While Prime Minister Scott Morrison remained vague in his official statement, only referring to a "state-based actor," sources briefed on the matter told media, including Reuters and ABC Australia, that the government believes China is to blame.
“There is a high degree of confidence that China is behind the attacks,” one Australian government source told Reuters, seeking anonymity as he was not authorized to speak to media.
Morrison briefed the media Friday morning, announcing that institutions, including hospitals and state-owned utilities, were targeted over recent months.
There were no major personal data breaches, he said, neither were there efforts to disrupt or destroy any information. “The actions that we are taking are the actions that we need to take, and we will continue to be as vigilant as we possibly can be,” Morrison said.
Australian intelligence cited similarities between the recent attack and an incident with parliament and the three largest political parties in March 2019.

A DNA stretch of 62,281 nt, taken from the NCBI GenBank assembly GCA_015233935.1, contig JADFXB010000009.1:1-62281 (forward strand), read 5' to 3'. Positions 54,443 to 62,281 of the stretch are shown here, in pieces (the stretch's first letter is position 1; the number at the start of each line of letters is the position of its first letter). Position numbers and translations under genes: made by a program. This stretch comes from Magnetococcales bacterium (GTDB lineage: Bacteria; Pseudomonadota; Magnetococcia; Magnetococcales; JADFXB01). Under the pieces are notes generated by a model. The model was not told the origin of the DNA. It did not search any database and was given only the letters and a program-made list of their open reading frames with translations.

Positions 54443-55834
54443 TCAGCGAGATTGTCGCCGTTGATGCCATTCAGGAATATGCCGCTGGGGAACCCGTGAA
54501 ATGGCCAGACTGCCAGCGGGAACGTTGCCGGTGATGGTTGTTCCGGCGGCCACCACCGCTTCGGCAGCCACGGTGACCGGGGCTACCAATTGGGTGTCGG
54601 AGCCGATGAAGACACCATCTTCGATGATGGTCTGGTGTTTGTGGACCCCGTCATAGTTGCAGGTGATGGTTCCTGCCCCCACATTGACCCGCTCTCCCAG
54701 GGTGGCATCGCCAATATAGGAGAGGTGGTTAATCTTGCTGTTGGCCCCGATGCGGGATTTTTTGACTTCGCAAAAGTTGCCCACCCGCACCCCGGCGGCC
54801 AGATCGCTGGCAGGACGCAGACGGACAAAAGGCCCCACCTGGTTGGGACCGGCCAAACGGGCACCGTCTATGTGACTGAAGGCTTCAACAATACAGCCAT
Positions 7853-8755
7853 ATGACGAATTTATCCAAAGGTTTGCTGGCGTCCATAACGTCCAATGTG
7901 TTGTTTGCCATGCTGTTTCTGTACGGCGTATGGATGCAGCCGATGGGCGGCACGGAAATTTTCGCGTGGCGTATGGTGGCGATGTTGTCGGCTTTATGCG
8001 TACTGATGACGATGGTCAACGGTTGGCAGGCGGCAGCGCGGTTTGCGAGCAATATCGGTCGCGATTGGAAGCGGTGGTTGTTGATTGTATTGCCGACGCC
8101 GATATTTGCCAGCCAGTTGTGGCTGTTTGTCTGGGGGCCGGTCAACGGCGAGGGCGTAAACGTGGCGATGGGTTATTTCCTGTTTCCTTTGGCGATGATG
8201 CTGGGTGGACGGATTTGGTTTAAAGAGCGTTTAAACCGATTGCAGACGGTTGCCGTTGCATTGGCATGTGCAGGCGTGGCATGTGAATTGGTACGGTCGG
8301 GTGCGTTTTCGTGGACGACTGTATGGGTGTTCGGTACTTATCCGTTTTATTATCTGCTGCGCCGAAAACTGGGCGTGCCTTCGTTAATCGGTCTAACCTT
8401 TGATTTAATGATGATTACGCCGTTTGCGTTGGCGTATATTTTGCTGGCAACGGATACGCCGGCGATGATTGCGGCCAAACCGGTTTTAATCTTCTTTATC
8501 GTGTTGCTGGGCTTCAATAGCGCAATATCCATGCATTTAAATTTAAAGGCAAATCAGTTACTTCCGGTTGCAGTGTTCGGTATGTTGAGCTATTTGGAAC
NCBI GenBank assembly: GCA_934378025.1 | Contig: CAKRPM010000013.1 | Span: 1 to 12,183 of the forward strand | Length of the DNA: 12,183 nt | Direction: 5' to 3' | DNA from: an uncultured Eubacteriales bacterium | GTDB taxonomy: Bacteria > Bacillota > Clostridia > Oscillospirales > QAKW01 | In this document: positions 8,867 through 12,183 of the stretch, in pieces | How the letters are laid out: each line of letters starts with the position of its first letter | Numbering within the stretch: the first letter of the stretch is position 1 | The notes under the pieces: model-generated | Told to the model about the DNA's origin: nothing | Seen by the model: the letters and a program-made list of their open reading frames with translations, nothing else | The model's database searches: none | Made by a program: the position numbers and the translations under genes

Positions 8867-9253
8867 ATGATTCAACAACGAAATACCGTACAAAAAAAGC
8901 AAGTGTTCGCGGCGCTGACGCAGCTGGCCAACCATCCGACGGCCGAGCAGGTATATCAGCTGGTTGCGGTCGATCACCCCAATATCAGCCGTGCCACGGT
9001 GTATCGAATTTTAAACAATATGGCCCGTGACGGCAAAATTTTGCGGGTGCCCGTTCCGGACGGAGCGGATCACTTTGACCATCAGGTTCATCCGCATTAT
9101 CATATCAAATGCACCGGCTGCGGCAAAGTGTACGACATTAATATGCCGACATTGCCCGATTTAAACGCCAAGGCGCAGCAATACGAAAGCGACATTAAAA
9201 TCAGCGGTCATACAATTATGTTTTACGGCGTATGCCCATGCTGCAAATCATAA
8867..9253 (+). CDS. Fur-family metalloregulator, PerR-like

Morrison added that he has briefed British Prime Minister Boris Johnson and other allies.
Only certain countries – including China, the U.S., Britain and Russia – have the capability of carrying out such a large-scale, sustained attack, said Tom Uren, senior analyst with the Australian Strategic Policy Institute’s Cyber Policy Center.
“The U.S. and U.K. have the capability, but not the motivation to do this,” Uren told ABC. “It is a very small list, and if you think of who’d want to do it, there’s a list of one.”
China has denied any involvement, calling accusations “baseless” and “nonsense.” Ministry of Foreign Affairs spokesman Zhao Lijian said he believes the claims originated with the ASPI, which he said is funded by U.S. arms companies.
“We’ve pointed out many times, this institute has long been receiving funds from U.S. arms companies, and the attacks coming from the institute are completely baseless,” Zhao Lijian told ABC Australia. “It has been hyping up or creating all kinds of anti-China topics. The attacks and the blame coming from this institute against China is totally baseless and nonsense.”
Zhao went on to say that China was a “staunch upholder of cybersecurity” and “the biggest victim of cyber attacks.”